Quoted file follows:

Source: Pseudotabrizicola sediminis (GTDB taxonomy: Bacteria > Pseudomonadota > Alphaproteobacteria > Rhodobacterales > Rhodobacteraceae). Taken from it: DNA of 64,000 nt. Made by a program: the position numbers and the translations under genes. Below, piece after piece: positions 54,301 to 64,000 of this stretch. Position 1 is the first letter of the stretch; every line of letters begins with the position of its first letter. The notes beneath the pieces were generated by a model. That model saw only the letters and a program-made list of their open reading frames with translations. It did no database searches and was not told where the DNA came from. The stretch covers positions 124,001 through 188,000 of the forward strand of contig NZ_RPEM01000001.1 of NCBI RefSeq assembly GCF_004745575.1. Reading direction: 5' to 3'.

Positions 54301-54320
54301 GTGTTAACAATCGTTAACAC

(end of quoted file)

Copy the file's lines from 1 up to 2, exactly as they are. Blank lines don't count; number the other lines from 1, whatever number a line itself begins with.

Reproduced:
Source: Pseudotabrizicola sediminis (GTDB taxonomy: Bacteria > Pseudomonadota > Alphaproteobacteria > Rhodobacterales > Rhodobacteraceae). Taken from it: DNA of 64,000 nt. Made by a program: the position numbers and the translations under genes. Below, piece after piece: positions 54,301 to 64,000 of this stretch. Position 1 is the first letter of the stretch; every line of letters begins with the position of its first letter. The notes beneath the pieces were generated by a model. That model saw only the letters and a program-made list of their open reading frames with translations. It did no database searches and was not told where the DNA came from. The stretch covers positions 124,001 through 188,000 of the forward strand of contig NZ_RPEM01000001.1 of NCBI RefSeq assembly GCF_004745575.1. Reading direction: 5' to 3'.

Positions 54301-54320